- patients at risk for pre-existing DVT (such as a multi-trauma patient who has remained immobilized for several weeks)

 - ref: Tourniquet cuff pressure: the gulf between science and practice.

- References:
       - Upper Extremity 
       - Lower Extremity

Surgical Tourniquets in Orthopaedics

Effect of irrigation and tourniquet application on aminoglycoside antibiotic concentrations in bone.

Optimizing tourniquet application and release times in extremity surgery. A biochemical and ultrastructural study.

Local hypothermia to prolong safe tourniquet time.

Effects of reperfusion intervals on skeletal muscle injury beneath and distal to a pneumatic tourniquet.

Physiologic changes during tourniquet use in children.

Regional hypothermia protects against tourniquet neuropathy.

Muscle injury induced beneath and distal to a pneumatic tourniquet: a quantitative animal study of effects of tourniquet pressure and duration.

The effect of tourniquet use and hemovac drainage on postoperative hemarthrosis.

Local hypothermia to prolong safe tourniquet time.

A histometric analysis of skeletal myofibers following 90 min of tourniquet ischemia and reperfusion.

Reversible changes of skeletal muscular capillaries after application of a tourniquet.

Effect of the timing of tourniquet release on postoperative hematoma formation: an experimental animal study [see comments.]

Wide tourniquets eliminate blood flow at low inflation pressures.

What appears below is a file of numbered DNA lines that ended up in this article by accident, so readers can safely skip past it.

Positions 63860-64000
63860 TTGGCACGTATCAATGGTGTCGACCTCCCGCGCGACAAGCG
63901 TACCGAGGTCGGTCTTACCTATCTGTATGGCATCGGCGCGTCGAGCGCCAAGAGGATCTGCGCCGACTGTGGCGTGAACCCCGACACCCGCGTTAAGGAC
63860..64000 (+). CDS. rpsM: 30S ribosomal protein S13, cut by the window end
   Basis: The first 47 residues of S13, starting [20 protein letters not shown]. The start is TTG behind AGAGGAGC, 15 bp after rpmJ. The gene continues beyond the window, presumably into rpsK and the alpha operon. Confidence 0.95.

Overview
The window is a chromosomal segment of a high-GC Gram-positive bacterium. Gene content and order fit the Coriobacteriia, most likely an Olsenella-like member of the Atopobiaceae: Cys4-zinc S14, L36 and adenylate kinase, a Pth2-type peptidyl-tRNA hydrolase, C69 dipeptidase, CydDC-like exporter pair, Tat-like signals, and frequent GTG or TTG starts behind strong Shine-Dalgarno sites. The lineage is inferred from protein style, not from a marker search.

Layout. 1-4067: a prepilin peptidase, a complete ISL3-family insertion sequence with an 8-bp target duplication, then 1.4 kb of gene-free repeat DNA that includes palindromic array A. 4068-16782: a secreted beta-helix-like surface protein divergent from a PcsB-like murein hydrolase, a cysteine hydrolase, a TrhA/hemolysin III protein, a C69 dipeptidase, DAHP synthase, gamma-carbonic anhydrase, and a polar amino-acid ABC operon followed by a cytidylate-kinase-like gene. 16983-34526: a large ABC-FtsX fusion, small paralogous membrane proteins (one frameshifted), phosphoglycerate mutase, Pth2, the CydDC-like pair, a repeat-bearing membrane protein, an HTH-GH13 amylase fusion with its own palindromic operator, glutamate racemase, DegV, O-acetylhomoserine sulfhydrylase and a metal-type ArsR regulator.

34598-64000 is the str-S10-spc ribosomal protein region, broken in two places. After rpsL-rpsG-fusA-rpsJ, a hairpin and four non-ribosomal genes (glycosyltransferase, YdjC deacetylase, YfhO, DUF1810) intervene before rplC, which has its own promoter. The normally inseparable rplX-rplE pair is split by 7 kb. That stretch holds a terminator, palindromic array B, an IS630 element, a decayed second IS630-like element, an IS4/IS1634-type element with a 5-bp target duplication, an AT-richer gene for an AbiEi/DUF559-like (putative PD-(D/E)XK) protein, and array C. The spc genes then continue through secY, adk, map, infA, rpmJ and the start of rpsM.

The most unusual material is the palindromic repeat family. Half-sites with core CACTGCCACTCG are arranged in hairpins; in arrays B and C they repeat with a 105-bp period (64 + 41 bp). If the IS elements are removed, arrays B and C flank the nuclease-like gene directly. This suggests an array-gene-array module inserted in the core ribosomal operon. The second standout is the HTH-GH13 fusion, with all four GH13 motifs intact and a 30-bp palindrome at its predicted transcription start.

Changes in serum myoglobin levels caused by tourniquet ischemia under normothermic and hypothermic conditions.

A safe and effective low pressure tourniquet. A prospective evaluation.

A comparative study of the tolerance of skeletal muscle to ischemia. Tourniquet application compared with acute compartment syndrome.

Tourniquet hemostasis. A clinical study.

Systemic and local effects of the application of a tourniquet.

The effect of pneumatic tourniquets on the ultrastructure of skeletal muscle.

The acute effects of tourniquet ischemia on tissue and blood gas tensions in the primate limb.

Creatine phosphokinase release as a measure of tourniquet effect on skeletal muscle.

The use of lower tourniquet inflation pressures in extremity surgery facilitated by curved and wide tourniquets and an integrated cuff inflation system.

Occlusion of arterial flow in the extremities at subsystolic pressures through the use of wide tourniquet cuffs

The efficacy of tourniquet release in blood conservation after total knee arthroplasty.

The effect of post-operative bleeding on compartment pressure.

Venous embolization after deflation of lower extremity tourniquets.

Skeletal muscle damage during tourniquet-induced ischaemia. The initial step towards atrophy after orthopaedic surgery?

Avoiding tourniquet-induced neuropathy through cuff design.

The safety of the Esmarch tourniquet.

Occlusion of arterial flow in the extremities at subsystolic pressures through the use of wide tourniquet cuffs.

Use of a tourniquet in patients with sickle-cell disease.

Intermittent reperfusion fails to prevent posttourniquet neurapraxia

Evaluation of the Esmark bandage as a tourniquet for forefoot surgery.

Microbial colonization of tourniquets used in orthopedic surgery.